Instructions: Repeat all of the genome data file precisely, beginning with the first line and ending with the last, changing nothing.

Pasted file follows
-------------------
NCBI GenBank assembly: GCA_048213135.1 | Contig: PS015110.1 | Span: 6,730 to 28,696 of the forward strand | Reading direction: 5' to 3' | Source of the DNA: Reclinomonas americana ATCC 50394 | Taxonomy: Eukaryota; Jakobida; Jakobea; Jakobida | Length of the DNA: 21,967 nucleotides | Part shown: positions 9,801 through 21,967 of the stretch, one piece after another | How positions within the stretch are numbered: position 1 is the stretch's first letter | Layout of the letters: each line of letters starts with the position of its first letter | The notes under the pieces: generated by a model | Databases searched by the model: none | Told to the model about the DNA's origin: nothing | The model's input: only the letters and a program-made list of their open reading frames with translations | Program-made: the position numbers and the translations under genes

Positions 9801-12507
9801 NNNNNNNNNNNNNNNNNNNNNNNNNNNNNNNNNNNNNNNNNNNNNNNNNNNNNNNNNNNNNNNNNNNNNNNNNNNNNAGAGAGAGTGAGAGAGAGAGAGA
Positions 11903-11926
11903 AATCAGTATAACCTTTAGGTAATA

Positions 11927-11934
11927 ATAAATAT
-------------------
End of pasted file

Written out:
NCBI GenBank assembly: GCA_048213135.1 | Contig: PS015110.1 | Span: 6,730 to 28,696 of the forward strand | Reading direction: 5' to 3' | Source of the DNA: Reclinomonas americana ATCC 50394 | Taxonomy: Eukaryota; Jakobida; Jakobea; Jakobida | Length of the DNA: 21,967 nucleotides | Part shown: positions 9,801 through 21,967 of the stretch, one piece after another | How positions within the stretch are numbered: position 1 is the stretch's first letter | Layout of the letters: each line of letters starts with the position of its first letter | The notes under the pieces: generated by a model | Databases searched by the model: none | Told to the model about the DNA's origin: nothing | The model's input: only the letters and a program-made list of their open reading frames with translations | Program-made: the position numbers and the translations under genes

Positions 9801-12507
9801 NNNNNNNNNNNNNNNNNNNNNNNNNNNNNNNNNNNNNNNNNNNNNNNNNNNNNNNNNNNNNNNNNNNNNNNNNNNNNAGAGAGAGTGAGAGAGAGAGAGA
Positions 11903-11926
11903 AATCAGTATAACCTTTAGGTAATA

Positions 11927-11934
11927 ATAAATAT